New malware is affecting Chrome, Firefox, other browsers: How to protect yourself

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Microsoft 365 Defender Research team in a blog post stated that this is a unique campaign as it affects multiple browsers and also exfiltrates website credentials that may bring additional risks to users.

Google Chrome, Firefox, Microsoft Edge and Yandex have become the latest targets of an ongoing malware campaign, dubbed Adrozek, as revealed by Microsoft. The malware injects ads into search results and adds malicious browser extensions. The company claims that this virus has been at scale since at least May, with the attacks peaking in August, with the threat being noticed on more than 30,000 devices every day.

The main goal for Adrozek is to lead people to affiliate pages. It is doing so by silently adding malicious browser extensions and changing the browser settings to insert ads into webpages. It is also modifying the Dynamic Link Library (DLL) files per target browser, for example, it is turning of MsEdge.dll on Microsoft Edge, which is basically turning off the security controls of the browser.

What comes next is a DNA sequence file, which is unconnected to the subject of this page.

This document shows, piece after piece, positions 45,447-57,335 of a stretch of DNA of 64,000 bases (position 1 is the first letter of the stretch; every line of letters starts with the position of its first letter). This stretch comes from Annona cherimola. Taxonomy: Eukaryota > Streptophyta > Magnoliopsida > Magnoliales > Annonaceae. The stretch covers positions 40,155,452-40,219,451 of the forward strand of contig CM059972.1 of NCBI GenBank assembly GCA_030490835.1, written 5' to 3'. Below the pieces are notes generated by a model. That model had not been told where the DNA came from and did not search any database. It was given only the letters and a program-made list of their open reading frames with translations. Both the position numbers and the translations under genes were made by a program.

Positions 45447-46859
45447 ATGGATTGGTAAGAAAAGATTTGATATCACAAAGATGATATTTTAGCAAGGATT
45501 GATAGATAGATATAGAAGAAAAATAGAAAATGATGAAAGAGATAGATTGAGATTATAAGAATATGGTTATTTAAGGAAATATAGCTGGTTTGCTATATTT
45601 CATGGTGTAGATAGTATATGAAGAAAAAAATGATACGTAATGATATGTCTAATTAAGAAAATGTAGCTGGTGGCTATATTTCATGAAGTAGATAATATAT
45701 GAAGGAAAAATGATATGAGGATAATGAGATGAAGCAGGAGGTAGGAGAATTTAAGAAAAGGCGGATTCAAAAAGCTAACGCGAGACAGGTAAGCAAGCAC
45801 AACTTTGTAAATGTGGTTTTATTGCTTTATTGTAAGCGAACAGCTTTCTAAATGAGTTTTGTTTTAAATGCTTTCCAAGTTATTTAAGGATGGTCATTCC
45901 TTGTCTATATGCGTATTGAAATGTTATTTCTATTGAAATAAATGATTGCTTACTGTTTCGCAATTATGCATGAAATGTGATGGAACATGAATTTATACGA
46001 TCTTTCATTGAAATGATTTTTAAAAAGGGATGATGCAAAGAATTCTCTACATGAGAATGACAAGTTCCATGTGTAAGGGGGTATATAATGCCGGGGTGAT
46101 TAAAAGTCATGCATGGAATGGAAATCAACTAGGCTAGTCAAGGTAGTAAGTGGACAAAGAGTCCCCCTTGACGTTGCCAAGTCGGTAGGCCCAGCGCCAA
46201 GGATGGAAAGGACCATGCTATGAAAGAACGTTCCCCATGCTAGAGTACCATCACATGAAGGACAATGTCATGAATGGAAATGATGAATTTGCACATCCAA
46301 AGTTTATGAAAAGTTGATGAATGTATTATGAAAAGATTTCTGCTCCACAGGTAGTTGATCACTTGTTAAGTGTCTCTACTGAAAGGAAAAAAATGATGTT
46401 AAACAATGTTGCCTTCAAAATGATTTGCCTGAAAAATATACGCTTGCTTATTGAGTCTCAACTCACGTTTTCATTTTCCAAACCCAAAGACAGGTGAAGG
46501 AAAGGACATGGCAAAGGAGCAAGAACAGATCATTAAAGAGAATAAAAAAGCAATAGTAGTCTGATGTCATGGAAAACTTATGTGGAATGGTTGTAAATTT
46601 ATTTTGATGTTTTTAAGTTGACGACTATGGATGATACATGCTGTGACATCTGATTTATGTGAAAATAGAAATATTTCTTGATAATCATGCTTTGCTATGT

Microsoft 365 Defender Research team in a blog post stated that this is a unique campaign as it affects multiple browsers and also exfiltrates website credentials that may bring additional risks to users.

Adrozek installs into a device via a “though drive-by download,” which basically carries a generic file name and a standard format of setup_.exe. When a user runs the programme, the installer puts a random .exe file into a temporary folder, which, in turn, drops the main payload in the Program Files folder. The payload holds names like Audiolava.exe, QuickAudio.exe or converter.exe, thus making people believe that it’s a legitimate audio-related software. The malware then installs just like a usual program, which shows up inside of the Apps & features settings. It is also registered as a Windows service. These tricks thus help it from getting detected by antivirus software.

On Google Chrome, Adrozek modifies the default “Chrome Media Router” extension, whereas, on Microsoft Edge and Yandex, it uses IDs of legitimate extensions, such as “Radioplayer.”Even though, it targets different extensions on each browser, it still uses the same malicious scripts to infect these extensions. These then help the attackers connect the browser to their server and then inject advertisements into search results.

Apart from injecting ads, Adrozek can also prevent browsers from being updated with the latest versions by adding a policy to turn off updates.

Microsoft claims, Adrozek is in high concentration in Europe, South Asia and Southeast Asia, as of now. It also added that, due to the campaign still being active, it could soon expand to other geographies soon.

The company recommends that users should use an antivirus solution like Microsoft Defender, which has endpoint protection and can block malware families.